The impact of the development of ICT on China’s economic growth has been addressed by some previous studies. Representative results and findings can be summarized as follows. The growth rate of gross products for China’s information industries was 29.07% during the period 1991–2001, which was higher than that of the three traditional industries. The information abundance coefficient, which represents the development of ICT, had a strong and positive contribution to the growth of GDP [19]. Wang and Yu [20] calculated China’s informatization index and found it had a greater driving effect on the value-added of secondary industry than primary and tertiary industries during the period 1990–2002. Sun et al. [21] studied the economic growth contribution of ICT in 33 industries during the period 1994–2005, and the results showed that the contribution of ICT to China’s economic growth originated from increased ICT capital and TFP improvement in ICT industries; the improvement effect of ICT on TFP in other industries was not significant. Yang and He [22] analyzed the contribution of ICT capital to economic output and TFP in China over the period 1991–2013 using the economic growth accounting framework, and showed that the growth of hardware investment greatly influenced the contribution of ICT to the output growth and TFP, but lagged behind global levels. Liu and Zhang [23] measured the development of ICT from the internet penetration rate, total employment in the urban communication industry, mobile phone penetration, fixed broadband penetration rate, and constructed regression analysis with GDP using provincial data during the period 2008–2013. The conclusion was that ICT development plays a significant role in enhancing China’s economic growth. The average contribution rate of the substitution effect of ICT capital to economic growth was 9.84% during the period 2010–2012 [24]; in the study of Cai and Niu [2], the average contribution was 7.65% during the period 2015–2018; and in the study of Zhou [25], the average contribution was 7.05% during the period 2016–2020. With the development of the digital economy, ICT is also regarded as digital technologies, which promote the development of China’s digital economy through substitution and synergy effects [26].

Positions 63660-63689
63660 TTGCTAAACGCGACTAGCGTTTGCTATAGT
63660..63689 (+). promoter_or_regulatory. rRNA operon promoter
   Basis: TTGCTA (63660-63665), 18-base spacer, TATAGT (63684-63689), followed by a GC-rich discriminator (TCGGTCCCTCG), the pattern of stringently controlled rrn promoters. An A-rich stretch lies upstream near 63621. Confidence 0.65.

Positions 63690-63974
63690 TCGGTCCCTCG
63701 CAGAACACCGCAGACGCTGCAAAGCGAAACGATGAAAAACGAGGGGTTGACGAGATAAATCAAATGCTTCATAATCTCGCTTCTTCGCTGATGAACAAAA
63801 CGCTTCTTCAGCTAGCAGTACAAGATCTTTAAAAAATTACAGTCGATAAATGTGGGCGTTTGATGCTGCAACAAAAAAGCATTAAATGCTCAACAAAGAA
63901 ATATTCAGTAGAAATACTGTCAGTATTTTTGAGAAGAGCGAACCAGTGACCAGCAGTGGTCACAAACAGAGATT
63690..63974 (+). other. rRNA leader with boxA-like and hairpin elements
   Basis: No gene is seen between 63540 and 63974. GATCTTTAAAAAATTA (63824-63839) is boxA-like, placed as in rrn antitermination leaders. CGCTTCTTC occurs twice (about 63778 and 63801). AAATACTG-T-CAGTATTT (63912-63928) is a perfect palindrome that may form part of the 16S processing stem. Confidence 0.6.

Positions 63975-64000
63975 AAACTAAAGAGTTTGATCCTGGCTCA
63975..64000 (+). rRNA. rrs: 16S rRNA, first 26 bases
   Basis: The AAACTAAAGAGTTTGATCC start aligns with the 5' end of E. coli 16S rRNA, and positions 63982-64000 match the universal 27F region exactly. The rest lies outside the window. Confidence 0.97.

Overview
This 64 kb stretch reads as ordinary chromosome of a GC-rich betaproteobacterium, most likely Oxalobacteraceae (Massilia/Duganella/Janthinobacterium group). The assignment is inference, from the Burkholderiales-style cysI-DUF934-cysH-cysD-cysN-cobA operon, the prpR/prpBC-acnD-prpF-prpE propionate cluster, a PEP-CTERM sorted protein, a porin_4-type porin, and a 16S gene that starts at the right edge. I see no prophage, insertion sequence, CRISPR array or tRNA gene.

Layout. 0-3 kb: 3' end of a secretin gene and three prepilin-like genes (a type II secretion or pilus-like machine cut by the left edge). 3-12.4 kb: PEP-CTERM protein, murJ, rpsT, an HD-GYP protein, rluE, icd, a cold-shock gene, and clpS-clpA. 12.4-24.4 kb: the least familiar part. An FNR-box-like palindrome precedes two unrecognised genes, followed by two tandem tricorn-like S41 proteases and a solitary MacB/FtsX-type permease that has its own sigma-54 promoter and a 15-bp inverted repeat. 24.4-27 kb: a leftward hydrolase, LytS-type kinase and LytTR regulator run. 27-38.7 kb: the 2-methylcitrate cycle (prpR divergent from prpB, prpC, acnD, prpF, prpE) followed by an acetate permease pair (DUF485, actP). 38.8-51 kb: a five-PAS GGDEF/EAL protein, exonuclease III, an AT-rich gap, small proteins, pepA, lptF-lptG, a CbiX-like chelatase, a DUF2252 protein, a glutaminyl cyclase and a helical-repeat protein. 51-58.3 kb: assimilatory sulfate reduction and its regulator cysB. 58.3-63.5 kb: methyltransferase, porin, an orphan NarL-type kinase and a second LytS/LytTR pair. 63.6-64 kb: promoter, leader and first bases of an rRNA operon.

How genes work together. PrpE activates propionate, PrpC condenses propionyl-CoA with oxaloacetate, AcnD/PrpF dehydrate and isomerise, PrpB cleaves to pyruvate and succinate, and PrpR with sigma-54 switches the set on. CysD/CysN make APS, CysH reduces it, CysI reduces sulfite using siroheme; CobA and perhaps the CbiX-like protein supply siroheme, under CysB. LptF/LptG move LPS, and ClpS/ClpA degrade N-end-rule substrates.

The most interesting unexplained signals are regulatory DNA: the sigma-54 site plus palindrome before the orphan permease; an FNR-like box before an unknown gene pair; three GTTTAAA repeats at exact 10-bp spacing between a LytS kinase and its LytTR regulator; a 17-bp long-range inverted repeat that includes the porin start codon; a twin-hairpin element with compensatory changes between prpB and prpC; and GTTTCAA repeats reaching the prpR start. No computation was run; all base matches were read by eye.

From the review of existing studies, methods to analyze the impact of ICT on economic growth mainly include: (1) constructing an economic growth decomposition framework to decompose the contribution of ICT capital; (2) constructing a composite index of ICT development and conducting econometric regression; and (3) estimating the factor output elasticity of ICT capital on output. Furthermore, studies have mainly focused on the national level, but there are a few focused on the industry level. The impact of ICT on economic growth changes in different periods, with some studies indicating a weak impact in the early period, a strong boost in the middle period, and a slight turn to weakness in the late period. The measures of ICT capital invested to production differ between capital stock and capital services. Most studies measure the direct impact of ICT on economic growth, while some studies measure it indirectly in terms of promoting total factor productivity.

3. ICT and Energy Efficiency

The development of ICT is closely related to energy consumption and energy efficiency. Ishida [27] estimated the relationship between ICT and energy consumption in Japan and concluded ICT investment could contribute to a moderate reduction in energy consumption over the period 1980–2010. Schulte et al. [28] studied 27 industries in 10 OECD countries during the period 1995–2007 and showed that the development of ICT reduced non-electric energy demand, but it had no correlation with electric energy demand, and overall, significantly associated with the reduction in total energy demand. May et al. [29] analyzed research literature on energy management and showed that the application of ICT in process automation, production control, monitoring and decision making, and integration of processes and information flows improved energy efficiency. Khuntia et al. [30] found that green IT investment reduced energy consumption and was associated with a higher profit impact. The study by Zhang and Wei [31] showed that every time the standard deviation of the application of ICT in Chinese manufacturing enterprise production increased by one unit, the energy intensity would decrease by 0.23 units.